Twice vulnerable: how women with disabilities face double discrimination
Yvette Basson questions why legal frameworks haven’t made a real difference in the lives of women with disabilities and explains what needs to change.
“In the last decade, the rights of people with disabilities have received increased attention on a global scale. The United Nations released its ‘Convention on the Rights of Persons with Disabilities’ in 2006, which sparked a worldwide discussion on these rights and the continued challenges faced by people with disabilities. So far, most attention has been paid to the rights of people with disabilities in general, although some sections of the Convention relate to women and girls with disabilities. Many international legal documents deal with the rights of women and children. These laws combined with the 2006 Convention mentioned above, represent a positive step towards recognising the rights of women with disabilities – but they’re not yet making a real difference in women’s daily lives.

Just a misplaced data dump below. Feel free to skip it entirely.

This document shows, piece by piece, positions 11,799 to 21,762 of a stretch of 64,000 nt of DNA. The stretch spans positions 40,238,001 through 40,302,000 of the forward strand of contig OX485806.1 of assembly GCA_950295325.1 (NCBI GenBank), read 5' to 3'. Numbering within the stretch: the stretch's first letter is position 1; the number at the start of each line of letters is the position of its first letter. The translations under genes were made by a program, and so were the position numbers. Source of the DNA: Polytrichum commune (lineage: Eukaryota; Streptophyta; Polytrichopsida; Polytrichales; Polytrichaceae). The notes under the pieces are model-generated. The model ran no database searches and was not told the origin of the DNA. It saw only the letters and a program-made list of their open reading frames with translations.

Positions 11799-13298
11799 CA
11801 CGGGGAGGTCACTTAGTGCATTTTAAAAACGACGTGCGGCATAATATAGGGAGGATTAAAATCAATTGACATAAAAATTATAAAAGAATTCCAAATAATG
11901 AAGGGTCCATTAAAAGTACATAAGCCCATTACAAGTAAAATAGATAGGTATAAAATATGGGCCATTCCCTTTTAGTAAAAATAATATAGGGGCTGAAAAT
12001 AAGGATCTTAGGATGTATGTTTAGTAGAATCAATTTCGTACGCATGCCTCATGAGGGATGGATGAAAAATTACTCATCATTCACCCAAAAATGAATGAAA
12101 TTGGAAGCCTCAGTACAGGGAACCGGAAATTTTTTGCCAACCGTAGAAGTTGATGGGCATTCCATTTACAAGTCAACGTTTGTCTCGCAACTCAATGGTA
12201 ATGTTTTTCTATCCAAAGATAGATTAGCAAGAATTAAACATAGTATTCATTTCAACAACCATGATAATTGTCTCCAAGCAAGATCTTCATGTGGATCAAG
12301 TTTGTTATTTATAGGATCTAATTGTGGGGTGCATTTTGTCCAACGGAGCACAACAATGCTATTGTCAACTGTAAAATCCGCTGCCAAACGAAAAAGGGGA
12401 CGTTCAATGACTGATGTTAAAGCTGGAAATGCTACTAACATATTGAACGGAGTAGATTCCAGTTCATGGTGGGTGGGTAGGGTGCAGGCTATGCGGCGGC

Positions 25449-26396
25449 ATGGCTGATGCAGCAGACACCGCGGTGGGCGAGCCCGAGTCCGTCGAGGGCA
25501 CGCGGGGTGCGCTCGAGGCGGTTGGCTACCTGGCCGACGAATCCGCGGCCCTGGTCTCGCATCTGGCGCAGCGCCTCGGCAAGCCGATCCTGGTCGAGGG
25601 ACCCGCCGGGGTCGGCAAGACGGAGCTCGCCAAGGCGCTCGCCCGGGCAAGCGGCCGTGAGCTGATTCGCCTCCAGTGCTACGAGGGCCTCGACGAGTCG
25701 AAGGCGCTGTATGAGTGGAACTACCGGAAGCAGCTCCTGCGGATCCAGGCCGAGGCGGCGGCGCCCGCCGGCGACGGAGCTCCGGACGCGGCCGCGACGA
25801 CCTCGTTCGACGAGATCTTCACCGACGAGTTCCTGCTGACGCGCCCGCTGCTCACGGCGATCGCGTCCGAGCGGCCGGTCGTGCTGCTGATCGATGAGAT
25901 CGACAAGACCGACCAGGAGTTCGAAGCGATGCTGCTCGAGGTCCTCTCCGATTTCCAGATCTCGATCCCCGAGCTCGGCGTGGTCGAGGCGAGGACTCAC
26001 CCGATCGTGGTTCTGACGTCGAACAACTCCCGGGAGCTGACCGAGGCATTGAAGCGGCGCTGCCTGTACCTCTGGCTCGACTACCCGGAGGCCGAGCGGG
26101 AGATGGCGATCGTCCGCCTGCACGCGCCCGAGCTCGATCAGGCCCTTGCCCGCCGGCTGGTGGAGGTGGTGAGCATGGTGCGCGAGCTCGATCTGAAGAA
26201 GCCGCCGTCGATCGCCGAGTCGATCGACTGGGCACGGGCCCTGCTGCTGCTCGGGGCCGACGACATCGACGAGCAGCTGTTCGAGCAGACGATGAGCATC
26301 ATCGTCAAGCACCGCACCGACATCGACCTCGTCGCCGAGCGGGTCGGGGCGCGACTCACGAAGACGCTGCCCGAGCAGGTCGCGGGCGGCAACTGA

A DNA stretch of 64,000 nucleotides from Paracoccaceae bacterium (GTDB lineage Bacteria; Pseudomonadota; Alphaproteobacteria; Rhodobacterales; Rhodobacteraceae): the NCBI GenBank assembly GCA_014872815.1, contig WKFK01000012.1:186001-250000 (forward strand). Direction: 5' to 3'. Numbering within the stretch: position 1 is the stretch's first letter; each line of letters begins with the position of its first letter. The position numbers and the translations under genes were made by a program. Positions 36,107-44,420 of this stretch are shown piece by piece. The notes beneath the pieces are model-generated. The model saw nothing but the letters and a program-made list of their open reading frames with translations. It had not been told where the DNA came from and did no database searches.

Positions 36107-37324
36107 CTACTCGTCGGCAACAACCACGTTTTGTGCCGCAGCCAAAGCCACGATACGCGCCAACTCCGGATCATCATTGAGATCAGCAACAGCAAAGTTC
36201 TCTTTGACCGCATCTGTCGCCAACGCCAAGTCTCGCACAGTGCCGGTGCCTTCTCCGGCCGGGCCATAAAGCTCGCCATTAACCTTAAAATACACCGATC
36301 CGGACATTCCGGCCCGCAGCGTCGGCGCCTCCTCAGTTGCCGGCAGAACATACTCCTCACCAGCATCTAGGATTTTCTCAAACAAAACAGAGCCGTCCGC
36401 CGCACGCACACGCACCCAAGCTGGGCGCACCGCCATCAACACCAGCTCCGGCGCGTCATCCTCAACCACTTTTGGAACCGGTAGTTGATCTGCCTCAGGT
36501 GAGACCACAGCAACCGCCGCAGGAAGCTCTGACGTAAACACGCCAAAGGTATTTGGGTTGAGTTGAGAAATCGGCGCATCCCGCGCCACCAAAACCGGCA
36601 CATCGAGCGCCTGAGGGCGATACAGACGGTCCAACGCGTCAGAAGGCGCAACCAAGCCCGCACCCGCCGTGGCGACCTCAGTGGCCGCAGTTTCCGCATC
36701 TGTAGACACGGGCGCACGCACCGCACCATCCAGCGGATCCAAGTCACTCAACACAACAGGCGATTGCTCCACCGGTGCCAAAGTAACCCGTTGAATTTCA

Many societies, particularly in developing and poorer countries, still hold outdated beliefs about the role of women in society and similarly outdated beliefs about people with disabilities. Women are often held to traditional roles such as being stay-at-home mothers, not working and not having leadership roles in communities. When these two sets of attitudes are combined, we can see that women with disabilities experience two sets of obstacles to participation in society.”
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